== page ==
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Bilingual books get educators' approval
Associated Press
September 29, 2003
By Erin Hanafy

NEW YORK - With publishers responding to the growing Hispanic market in the United States, there are more choices than ever for children's books in Spanish.

Recently, Barnes and Noble announced its "Libros en Espanol" initiative to dedicate more space to books in Spanish, and amazon.com has a section dedicated to Spanish books. But it's the bilingual-book market that interests educators.

Many believe that bilingual books, those in both English and Spanish or another language, offer the key to helping children of immigrants adjust to the United States while maintaining ties to their parents.

"It reinforces the English and it also serves as a bridge with their parents. It serves as a way for parents to be involved in their children's education," says Oralia Garza de Cortes, a parent education specialist.

As part of her duties with Families in Schools, a nonprofit group that promotes the link between parents and schools in Los Angeles, de Cortes often conducts story hours with parents and children.

"I use a lot of the bilingual books precisely because I want these parents to become familiar with the stories and go check them out at the library," says de Cortes.

Bilingual books also allow immigrant children to honor their heritage and their parents' native language while learning English, says Ina Cumpiano, editorial director for Children's Book Press.

"I think it's crucial. Literature then becomes theirs, rather than something that belongs to a sort of dominant structure outside of themselves," Cumpiano says.

Children's Book Press, established in 1973, was one of the first publishers to embrace the concept that later became known as multiculturalism. The press has published bilingual titles in Tagalog, Vietnamese and Chinese. An English-Korean book is in the works.

Bilingual books can offer a "stamp of approval" for children who don't see their experience depicted in books.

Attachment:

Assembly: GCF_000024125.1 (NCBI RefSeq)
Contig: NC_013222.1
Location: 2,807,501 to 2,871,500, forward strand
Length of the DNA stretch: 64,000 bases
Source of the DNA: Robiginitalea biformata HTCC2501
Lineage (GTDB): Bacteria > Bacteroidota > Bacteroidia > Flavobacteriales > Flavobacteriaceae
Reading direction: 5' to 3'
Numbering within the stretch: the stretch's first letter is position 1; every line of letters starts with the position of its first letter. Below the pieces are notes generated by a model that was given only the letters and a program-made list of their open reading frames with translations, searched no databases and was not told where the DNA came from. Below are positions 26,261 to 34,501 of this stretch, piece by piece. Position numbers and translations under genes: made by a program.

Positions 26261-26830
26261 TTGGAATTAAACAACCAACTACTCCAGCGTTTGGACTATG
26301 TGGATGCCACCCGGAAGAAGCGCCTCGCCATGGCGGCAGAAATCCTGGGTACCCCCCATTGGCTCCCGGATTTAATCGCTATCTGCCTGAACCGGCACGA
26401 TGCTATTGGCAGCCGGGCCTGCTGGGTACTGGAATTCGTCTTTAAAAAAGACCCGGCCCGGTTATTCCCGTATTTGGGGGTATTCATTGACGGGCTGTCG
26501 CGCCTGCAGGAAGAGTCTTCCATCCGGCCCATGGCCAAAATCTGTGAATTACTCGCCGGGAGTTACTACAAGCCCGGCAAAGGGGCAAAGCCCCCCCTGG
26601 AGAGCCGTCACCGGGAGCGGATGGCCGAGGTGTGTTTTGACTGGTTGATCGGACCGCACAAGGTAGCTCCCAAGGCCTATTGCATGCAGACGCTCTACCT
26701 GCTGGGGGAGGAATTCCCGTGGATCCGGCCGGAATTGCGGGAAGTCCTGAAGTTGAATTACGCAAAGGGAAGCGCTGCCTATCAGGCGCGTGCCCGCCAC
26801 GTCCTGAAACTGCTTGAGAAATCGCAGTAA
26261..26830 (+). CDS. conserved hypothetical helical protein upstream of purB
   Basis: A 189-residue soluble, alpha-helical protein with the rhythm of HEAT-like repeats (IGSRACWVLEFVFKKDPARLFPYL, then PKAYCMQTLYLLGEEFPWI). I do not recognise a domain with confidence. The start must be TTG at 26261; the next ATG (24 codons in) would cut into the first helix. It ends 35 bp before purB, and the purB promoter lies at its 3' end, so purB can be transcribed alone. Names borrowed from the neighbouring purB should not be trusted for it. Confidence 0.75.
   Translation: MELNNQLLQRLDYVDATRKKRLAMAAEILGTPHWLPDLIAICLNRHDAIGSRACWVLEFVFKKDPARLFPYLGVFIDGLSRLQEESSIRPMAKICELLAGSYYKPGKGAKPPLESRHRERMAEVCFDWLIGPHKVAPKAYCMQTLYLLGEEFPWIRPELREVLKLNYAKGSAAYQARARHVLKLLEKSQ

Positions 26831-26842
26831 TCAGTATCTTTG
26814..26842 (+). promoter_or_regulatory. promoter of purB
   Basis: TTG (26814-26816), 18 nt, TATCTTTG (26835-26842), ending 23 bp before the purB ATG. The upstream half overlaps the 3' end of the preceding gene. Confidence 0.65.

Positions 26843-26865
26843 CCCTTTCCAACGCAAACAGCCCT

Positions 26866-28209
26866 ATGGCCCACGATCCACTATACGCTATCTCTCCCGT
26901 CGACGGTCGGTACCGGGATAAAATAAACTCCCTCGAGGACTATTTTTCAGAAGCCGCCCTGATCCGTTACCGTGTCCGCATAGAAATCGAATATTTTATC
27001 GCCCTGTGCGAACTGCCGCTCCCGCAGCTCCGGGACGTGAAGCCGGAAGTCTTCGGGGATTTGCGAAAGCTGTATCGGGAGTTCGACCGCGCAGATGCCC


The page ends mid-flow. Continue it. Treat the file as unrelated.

"I use the bilingual books with my own children," says Rosemary Brosnan, executive editor for Rayo, a 2-year-old HarperCollins imprint dedicated to the Hispanic market in United States.

Brosnan's husband is Colombian, and her children are bilingual.

"It also helps reinforce a child's identity to see himself in a book, and they can say, 'OK, this validates me,' " she says.

Writing bilingual books isn't as simple as merely translating English stories into another language, Brosnan says.

In Pio Peep! Traditional Spanish Nursery Rhymes (Rayo, 2003, $14.99), the introduction warns readers that the translation is actually a "poetic re-creation." For example, the Spanish rhyme "Cinco pollitos / tiene mi tia / Uno le canta / otro le pia / y tres le tocan la chirimia" has a similar but slightly altered English version: "Rum-a-tum-tum, whistles and sticks / my auntie makes music with five little chicks / One is a singer / another can hum / three play the melody, rum-a-tum-tum."

"They just rob the books of the beauty of nursery rhymes," Brosnan says of literal translations. "It was kind of a tough decision because some people get upset if they can't compare sides like, 'OK, this is English and this is Spanish.' "

Literal translations also can lack authenticity and context for bilingual children, Cumpiano says.

"Often they're translating the Anglo experience into Spanish," she says. "It's sort of a cottage industry, and they switch communities, but they're essentially outsiders looking in."

In Drum, Chavi, Drum! (Children's Book Press, 2003, $16.95), a Cuban-American girl finds music and adventure as she wanders through her Miami neighborhood before the Calle Ocho (Eighth Street) festival. Both the author, Mayra L. Dole, and the illustrator, Tonel, were born in Cuba and live in the United States.

That kind of authenticity is important, as Cumpiano learned on one of her first book projects. The Puerto Rican native was helping the artist on a children's book about Puerto Rican characters and even sewed a piece of quilt like her grandmother made to provide inspiration.

She was happy to see the quilt included in the finished product but shocked to see a frame around it with a design that looked Mayan or Aztec.

"I know as much about Mayan or Aztec culture as anybody else would," Cumpiano says.

For nonfiction books, literal translations paired with photographs help children to learn language.

Dorling Kindersley, an information and reference publisher since 1992, has always included bilingual books among its history, geography, numbers and language titles. "Our books are photographic and they're easy to grasp; it's a good way to learn language," says Chuck Lang, senior vice president of publishing.

"I've been in books for 20 years, and I remember at Random House many years ago it was a much smaller market.

Now when you get major national retailers that are really doing distributions across the country, it's just so much more of the fabric of the country."